Carthage made, however, one more effort and despatched some mercenaries to prolong the conflict between Timoleon and the tyrants. But it ended in the defeat of Hicetas, who was taken prisoner and put to death. Carthage then agreed to a treaty in 338 BCE by which, in Sicily, Carthage was confined to the west of the Halycus (Platani) and undertook to give no further help to tyrants.
Timoleon then retired into private life without assuming any title or office, though he remained practically supreme, not only at Syracuse, but throughout the island. Notwithstanding the many elements of discord Sicily seems to have been during Timoleon's lifetime tranquil and contented. He became blind some time before his death, but when important issues were under discussion he was carried to the assembly to give his opinion, which was usually accepted. He was buried at the cost of the citizens of Syracuse, who erected a monument to his memory in their market-place, afterwards surrounded with porticoes, and a gymnasium called Timoleonteum.
Tyrant or Democrat?
The ancient historian Timaeus gave Timoleon an excellent write up; however, Polybios laid into Timaeus for bias in favor of Timoleon and many modern historians have sided with Polybios. Peter Green shares this skepticism but thinks it has gone too far. While he concedes that Timoleon tended to play the democrat while using the methods of a tyrant (albeit benevolent), he did make an effort to maintain the outward forms of democracy. Further, he reformed Syracuse in a democratic direction and demolished the stronghold of the island that had been so useful to tyrants in the past.
Timoleon in Wikipedia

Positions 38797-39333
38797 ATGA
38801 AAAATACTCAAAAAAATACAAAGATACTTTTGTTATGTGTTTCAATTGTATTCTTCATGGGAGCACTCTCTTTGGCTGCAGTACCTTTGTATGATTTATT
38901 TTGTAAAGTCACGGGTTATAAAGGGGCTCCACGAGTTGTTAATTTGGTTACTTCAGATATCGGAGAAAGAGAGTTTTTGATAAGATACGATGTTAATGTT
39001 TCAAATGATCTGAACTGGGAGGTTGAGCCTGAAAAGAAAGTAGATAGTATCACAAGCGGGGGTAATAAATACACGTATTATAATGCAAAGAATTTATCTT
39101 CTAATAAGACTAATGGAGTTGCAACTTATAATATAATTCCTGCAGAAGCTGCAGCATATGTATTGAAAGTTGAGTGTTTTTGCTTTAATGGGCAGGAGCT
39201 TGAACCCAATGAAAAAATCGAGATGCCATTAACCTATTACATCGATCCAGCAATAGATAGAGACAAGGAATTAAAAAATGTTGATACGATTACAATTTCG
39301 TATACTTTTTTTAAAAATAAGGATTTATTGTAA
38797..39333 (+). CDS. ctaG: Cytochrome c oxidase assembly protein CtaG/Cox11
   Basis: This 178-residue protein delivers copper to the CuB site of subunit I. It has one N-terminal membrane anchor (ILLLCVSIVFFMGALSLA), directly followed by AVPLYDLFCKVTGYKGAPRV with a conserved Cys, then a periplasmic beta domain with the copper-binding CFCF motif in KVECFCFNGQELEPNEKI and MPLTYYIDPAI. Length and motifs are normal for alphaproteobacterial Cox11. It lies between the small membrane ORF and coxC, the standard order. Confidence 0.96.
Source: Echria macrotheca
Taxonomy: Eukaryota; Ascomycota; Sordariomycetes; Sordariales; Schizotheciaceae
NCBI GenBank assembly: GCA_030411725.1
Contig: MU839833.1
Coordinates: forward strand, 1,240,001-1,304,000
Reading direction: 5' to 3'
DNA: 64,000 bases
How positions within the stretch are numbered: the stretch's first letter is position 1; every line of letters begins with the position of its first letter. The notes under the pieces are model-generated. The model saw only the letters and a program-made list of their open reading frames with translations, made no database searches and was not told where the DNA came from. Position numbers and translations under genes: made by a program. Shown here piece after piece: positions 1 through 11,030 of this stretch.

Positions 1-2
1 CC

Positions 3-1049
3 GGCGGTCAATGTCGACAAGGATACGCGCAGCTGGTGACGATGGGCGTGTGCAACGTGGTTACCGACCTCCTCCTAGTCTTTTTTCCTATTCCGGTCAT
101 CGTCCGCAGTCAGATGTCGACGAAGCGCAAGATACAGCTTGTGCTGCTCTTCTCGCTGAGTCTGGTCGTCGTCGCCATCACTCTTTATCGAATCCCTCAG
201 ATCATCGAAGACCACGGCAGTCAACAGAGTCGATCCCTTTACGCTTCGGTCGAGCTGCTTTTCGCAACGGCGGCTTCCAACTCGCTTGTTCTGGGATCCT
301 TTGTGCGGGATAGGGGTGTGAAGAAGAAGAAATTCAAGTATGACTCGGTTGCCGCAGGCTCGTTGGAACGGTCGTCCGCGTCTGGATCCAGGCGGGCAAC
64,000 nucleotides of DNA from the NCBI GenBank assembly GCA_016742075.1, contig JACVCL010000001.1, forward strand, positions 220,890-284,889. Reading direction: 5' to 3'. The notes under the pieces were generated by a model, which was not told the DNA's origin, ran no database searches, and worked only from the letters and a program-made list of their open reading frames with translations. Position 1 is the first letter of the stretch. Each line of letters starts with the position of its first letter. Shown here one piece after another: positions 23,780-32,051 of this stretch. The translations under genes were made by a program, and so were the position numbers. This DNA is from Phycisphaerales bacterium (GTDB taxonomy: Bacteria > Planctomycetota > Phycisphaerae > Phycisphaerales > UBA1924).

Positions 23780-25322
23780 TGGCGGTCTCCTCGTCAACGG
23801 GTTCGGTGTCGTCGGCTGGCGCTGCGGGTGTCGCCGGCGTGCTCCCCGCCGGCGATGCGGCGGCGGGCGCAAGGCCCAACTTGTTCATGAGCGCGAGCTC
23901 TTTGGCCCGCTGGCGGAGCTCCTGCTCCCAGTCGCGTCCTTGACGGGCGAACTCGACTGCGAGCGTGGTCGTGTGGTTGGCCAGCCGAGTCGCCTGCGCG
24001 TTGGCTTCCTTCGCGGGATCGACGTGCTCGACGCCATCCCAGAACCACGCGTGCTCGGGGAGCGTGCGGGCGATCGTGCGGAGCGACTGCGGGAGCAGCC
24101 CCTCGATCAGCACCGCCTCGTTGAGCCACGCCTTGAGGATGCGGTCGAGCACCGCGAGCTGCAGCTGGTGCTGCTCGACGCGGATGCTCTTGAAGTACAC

（Τιμολέων). The son of Timodemus or Timaenetus and Demaristé. He belonged to one of the noblest families at Corinth. His early life was stained by a dreadful deed of blood. We are told that so ardent was his love of liberty that when his brother Timophanes endeavoured to make himself tyrant of their native city, Timoleon murdered him rather than allow him to destroy the liberty of the State. At the request of the Greek cities of Sicily, the Corinthians despatched Timoleon with a small force in B.C. 344 to repel the Carthaginians from that island. He obtained possession of Syracuse, and then proceeded to expel the tyrants from the other Greek cities of Sicily, but was interrupted in this undertaking by a formidable invasion of the Carthaginians, who landed at Lilybaeum, in 339, with an immense army, under the command of Hasdrubal and Hamilcar, consisting of 70,000 foot and 10,000 horse. Timoleon could only induce 12,000 men to march with him against the Carthaginians; but with this small force he gained a brilliant victory over the Carthaginians on the river Crimissus (339 B.C.). The Carthaginians were glad to conclude a treaty with Timoleon in 338, by which the river Halycus was fixed as the boundary of the Carthaginian and Greek dominions in Sicily. Subsequently he expelled almost all the tyrants from the Greek cities in Sicily, and established democracies instead. Timoleon, however, was in reality the ruler of Sicily, for all the States consulted him on every matter of importance; and the wisdom of his rule is attested by the flourishing condition of the island for several years even after his death. He died in 337. His life was written by Plutarch.